Humans are one of the few creatures on this planet who have the capability of ignoring our basic survival instinct. We jump out of perfectly good airplanes — something that still sets off alarms in the most veteran skydivers — and we push ourselves to the edge of death and back with physical demands on our bodies that defy reason with activities like ultra-marathons in the desert, living in microgravity, and setting the world record for holding one’s breath under water.
Yet as contradictory as it sounds, testing these limits is probably what makes us feel the most human or the most attuned to nature and our own potential — particularly when it comes to soaring above the skies, jumping eight feet in the air… and eating the most bizarre, even dangerous, dishes set in front of us on the dinner table.
What are some of the deadliest foods the world has ever seen? Poisonous or harmful by design, not accident, and something that has us questioning our sanity when we choose to take a bite?
Like apples, cherry pits contain a type of hydrogen cyanide called prussic acid. Don’t go eating a cup of ground pits, or peach and apricot pits for that matter.
Rhubarb leaves contain oxalic acid, which causes kidney stones. It’ll take 11 pounds of leaves to be fatal, but much less to make you seriously ill.
Nutmeg is actually a hallucinogenic. Yes, you can trip on it, but it’s said that eating just 0.2 oz of nutmeg could lead to convulsions, and 0.3 oz could lead to seizures. Eating one whole will supposedly lead to a type of “nutmeg psychosis,” which includes a sense of impending doom.
Glycoalkaloids, also found in nightshade, can be found in the leaves, stems, and sprouts of potatoes. It can also build up in the potato if it’s left too long, especially in the light. Eating glycoalkaloids will lead to cramping, diarrhea, confused headaches, or even coma and death. It’s said that just 3 to 6 mg per kilogram of body weight could be fatal. Avoid potatoes with a greenish tinge.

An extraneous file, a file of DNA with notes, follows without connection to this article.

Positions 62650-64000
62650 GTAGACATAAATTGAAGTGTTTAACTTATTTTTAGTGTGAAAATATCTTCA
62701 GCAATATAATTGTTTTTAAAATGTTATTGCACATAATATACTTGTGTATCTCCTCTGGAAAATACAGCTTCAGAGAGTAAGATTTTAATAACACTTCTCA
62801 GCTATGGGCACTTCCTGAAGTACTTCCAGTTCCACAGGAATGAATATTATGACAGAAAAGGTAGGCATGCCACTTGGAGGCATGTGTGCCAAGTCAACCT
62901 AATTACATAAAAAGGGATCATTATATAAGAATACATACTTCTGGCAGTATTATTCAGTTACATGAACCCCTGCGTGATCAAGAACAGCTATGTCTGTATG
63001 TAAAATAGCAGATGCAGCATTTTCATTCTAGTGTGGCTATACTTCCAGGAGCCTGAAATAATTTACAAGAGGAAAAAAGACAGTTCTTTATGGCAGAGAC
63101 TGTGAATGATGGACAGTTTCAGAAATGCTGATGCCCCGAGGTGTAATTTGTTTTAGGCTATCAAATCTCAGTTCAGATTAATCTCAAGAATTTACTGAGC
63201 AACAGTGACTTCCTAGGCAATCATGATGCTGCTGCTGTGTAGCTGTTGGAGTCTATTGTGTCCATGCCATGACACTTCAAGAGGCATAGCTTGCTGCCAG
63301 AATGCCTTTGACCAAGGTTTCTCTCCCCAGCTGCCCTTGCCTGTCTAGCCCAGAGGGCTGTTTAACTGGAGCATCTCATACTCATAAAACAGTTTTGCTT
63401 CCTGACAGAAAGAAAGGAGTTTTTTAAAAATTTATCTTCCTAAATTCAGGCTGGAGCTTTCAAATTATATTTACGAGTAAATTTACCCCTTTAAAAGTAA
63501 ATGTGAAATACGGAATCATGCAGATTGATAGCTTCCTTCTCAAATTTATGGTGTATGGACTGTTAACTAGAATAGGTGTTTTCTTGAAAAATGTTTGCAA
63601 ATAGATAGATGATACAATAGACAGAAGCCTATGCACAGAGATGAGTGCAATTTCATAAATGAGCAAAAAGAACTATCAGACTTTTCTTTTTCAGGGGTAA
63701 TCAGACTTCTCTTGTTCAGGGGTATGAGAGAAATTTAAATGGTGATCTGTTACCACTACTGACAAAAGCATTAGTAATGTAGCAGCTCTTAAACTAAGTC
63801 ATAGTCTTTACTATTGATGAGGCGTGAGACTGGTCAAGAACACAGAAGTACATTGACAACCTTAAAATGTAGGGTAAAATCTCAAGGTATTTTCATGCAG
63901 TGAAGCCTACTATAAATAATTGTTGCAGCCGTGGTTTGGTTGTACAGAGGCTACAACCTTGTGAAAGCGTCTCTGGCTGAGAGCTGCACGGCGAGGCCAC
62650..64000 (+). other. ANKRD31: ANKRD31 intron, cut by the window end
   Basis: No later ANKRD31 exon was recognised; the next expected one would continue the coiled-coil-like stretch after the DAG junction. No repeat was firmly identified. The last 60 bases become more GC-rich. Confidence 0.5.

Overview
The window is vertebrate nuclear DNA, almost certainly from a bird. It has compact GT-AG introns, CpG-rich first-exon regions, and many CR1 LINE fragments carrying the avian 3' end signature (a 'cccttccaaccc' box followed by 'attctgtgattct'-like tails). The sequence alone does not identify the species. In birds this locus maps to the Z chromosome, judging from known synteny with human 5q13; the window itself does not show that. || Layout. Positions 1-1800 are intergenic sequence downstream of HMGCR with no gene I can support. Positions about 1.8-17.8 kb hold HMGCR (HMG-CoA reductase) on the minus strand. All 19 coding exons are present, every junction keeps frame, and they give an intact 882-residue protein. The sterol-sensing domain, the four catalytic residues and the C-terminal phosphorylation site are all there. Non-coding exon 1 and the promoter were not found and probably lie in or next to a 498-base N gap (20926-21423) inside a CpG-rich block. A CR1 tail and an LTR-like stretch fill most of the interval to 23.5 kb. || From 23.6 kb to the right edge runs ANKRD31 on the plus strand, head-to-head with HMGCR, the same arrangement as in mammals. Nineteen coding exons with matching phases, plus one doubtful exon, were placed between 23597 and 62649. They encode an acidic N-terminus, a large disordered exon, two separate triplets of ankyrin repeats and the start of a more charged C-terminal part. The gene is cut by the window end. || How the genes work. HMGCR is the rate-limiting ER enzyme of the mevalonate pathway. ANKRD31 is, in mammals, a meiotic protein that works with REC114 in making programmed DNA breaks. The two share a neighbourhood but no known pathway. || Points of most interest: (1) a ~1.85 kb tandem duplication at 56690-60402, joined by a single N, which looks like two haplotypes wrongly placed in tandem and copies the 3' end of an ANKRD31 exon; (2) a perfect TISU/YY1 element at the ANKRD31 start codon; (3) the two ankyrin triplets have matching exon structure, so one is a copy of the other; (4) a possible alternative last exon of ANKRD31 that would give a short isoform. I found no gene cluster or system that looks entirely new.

There are two variations of almonds, sweet almonds and bitter almonds. The bitter ones supposedly contain relatively large amounts of hydrogen cyanide. It’s said that even eating just 7 – 10 raw bitter almonds can cause problems for adults, and could be fatal for children.
6Raw HoneyFlickr/tesKing-Italy/Daily Meal
Because it doesn’t go through the pasteurization process in which harmful toxins are killed, unpasteurized honey often contains grayanotoxin. That can lead to dizziness, weakness, excessive sweating, nausea, and vomiting that last for 24 hours. Typically just one tablespoon of concentrated grayanotoxin can cause the symptoms above. Consuming multiple tablespoons would be a bad idea.
The stems and leaves of tomatoes contain alkali poisons that can cause stomach agitation. Unripe green tomatoes have been said to have the same effect. You would need to consume vast quantities for it to be fatal. Not exactly high-risk, but you might avoid eating tomato leaves.
The danger in tuna is the mercury that the fish absorbs. Once in your body, mercury will either pass through your kidneys, or travel to your brain and supposedly drive you insane. The FDA recommends children and pregnant women do not consume tuna at all. While it’s unlikely that eating a massive amount of tuna in one sitting will kill you, it’s a good idea to monitor your weekly intake. Click here to visit the Environmental Working Group’s tuna calculator to see how much is recommended.
The leaves and roots of cassava are surprisingly rich in cyanide. By this point, we may as well wish cyanide were the most delicious, sumptuous substance on the planet if we had to die to enjoy a bite… there is not much in the way of flavor, though. Cassava is a tropical vegetable originally from South America, but has gained popularity in Africa, particularly for its juice, which can be fermented to produce a drink called piwarry.
Raw cashews you might find in a supermarket are not actually raw, as they’ve been steamed to remove the urushiol, a chemical also found in poison ivy. This chemical can cause the same effect as poison ivy, or poison oak. High levels of urushiol can supposedly prove fatal. People who are allergic to poison ivy are likely to have a fatal allergic reaction to eating actual raw cashews.
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